Better late than never, right?
Our Lenten reading for the Stella Maris Book Club was a “choose your own adventure” type of deal. We each pulled a spiritual book off the shelf and (did our best to) read it during Lent. Rather than have a Facebook discussion like we usually do (love them!), we’re just all sharing a little bit about what we read. This isn’t limited to our book club, though. If you read a book and would like to tell us about it, feel free to jump into the comments section or write your own blog post and link it up at the bottom.
by Wilfrid Stinissen
This little book packs a big punch. It’s barely 100 pages long, but every single page contains something insightful. It’s separated into 3 parts: Accepting God’s Will, Obeying God’s Will, and Being God’s Instrument. I’ve got to admit that I only skimmed the last section because the first 2 sections have been quite useful for me so far, and I think it’s going to take me quite a while to get to the third “level” of obedience.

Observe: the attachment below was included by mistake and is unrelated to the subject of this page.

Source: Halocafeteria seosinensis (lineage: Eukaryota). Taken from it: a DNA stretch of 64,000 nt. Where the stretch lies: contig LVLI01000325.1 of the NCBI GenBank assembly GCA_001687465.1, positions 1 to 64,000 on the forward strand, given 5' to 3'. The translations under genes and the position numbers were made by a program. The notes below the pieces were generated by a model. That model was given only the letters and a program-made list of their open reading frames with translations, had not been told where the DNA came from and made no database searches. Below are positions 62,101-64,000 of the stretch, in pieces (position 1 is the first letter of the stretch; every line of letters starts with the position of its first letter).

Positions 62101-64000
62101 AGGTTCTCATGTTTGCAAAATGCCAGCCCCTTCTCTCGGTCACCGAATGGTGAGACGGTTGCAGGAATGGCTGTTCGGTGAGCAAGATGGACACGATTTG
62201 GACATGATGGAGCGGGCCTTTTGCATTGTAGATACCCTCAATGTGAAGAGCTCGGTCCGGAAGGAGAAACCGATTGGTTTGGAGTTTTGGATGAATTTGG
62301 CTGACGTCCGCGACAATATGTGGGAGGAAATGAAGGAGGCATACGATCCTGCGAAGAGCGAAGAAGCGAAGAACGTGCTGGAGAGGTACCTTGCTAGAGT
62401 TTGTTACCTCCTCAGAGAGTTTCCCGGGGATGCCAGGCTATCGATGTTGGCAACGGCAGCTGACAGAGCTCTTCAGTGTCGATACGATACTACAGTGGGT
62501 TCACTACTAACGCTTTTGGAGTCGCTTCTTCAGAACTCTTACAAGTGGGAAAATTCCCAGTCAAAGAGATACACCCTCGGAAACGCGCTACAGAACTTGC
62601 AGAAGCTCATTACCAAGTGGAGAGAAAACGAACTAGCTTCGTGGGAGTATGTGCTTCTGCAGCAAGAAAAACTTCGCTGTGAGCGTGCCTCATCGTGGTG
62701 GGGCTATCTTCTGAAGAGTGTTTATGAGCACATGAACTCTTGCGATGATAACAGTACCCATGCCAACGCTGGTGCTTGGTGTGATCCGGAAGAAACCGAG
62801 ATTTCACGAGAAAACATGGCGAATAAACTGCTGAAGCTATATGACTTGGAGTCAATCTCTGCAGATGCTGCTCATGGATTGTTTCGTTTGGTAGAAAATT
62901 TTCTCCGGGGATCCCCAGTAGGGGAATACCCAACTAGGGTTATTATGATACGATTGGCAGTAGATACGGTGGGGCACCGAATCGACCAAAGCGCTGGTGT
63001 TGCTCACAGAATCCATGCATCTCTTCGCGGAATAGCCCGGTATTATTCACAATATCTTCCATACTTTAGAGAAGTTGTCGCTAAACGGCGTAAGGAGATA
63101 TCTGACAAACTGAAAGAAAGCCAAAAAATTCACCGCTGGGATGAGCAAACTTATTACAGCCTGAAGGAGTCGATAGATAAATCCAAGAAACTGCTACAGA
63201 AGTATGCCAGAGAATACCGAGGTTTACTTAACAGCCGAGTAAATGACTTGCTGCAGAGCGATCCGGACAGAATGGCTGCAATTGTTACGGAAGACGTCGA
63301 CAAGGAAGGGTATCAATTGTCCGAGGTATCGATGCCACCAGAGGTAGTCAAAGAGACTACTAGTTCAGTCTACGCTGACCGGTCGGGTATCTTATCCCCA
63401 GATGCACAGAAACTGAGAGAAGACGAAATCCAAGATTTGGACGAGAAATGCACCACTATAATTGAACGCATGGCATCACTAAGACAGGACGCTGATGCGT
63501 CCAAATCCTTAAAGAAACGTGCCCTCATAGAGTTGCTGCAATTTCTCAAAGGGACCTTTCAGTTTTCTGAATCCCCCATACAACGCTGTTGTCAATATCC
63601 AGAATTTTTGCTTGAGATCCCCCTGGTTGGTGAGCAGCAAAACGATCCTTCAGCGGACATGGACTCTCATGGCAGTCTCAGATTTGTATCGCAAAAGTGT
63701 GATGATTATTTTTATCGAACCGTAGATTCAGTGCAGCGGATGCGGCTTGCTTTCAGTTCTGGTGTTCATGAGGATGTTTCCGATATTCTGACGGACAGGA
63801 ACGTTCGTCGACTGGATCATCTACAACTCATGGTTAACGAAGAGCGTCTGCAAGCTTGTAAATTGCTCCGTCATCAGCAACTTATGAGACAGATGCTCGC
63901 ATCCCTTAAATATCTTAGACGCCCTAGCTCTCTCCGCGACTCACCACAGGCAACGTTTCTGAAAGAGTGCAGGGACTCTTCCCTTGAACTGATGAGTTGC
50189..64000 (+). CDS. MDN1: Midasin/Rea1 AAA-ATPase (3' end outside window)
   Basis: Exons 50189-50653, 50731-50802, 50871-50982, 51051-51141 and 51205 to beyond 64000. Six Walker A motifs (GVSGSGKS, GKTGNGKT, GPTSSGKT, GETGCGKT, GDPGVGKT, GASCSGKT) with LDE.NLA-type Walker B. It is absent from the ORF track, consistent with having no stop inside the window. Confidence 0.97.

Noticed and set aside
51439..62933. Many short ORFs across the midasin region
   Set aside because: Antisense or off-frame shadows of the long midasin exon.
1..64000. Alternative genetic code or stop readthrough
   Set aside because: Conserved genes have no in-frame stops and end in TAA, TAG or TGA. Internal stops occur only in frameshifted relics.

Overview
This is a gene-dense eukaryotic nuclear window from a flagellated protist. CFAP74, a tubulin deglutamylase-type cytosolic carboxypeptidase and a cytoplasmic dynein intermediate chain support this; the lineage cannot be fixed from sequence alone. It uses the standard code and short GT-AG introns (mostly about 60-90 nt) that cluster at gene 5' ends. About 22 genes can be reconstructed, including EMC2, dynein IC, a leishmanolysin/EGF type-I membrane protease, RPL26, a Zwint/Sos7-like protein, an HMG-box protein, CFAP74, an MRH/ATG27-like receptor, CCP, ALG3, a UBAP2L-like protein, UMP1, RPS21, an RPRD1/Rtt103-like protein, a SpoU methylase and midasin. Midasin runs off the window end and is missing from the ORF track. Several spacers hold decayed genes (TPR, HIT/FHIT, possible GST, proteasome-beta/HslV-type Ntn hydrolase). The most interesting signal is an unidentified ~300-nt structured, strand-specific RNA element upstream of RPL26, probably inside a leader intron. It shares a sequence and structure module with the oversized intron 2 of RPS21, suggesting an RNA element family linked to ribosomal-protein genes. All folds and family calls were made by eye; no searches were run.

Theoretically, I am aware that I should accept, obey, and seek God’s will. Practically, it’s much more difficult to put into action. I found this little book helpful, mostly by keeping the idea of acceptance and obedience at the forefront of my mind. I imagine this book will hang out on the nightstand for quite some time. It’s not really a read-to-get-through-it type of book, but rather a reference book that will provide lots of inspiration and guidance.
I’ll leave you with a quote from the book:
“Many turn to God only when they must make an important or definitive choice in life. They approach God as a computer, so to speak, who gives answers to questions. “We cannot put our lives into God’s hands,” writes Martin Lönnebo, “demanding that his will be done in just one choice. That is wrong. Often we do not get a clear answer when we ask God questions in prayer. We can stand there just as perplexed after prayer as before. The secret of evangelical freedom from care is not that we surrender our life to God only at certain times. The secret is rather that we never leave God! Let your whole life rest in his powerful yet tender hand.”
Did you read anything spiritual this Lent? Want to share? Join us in the comment section or link your blog post up below.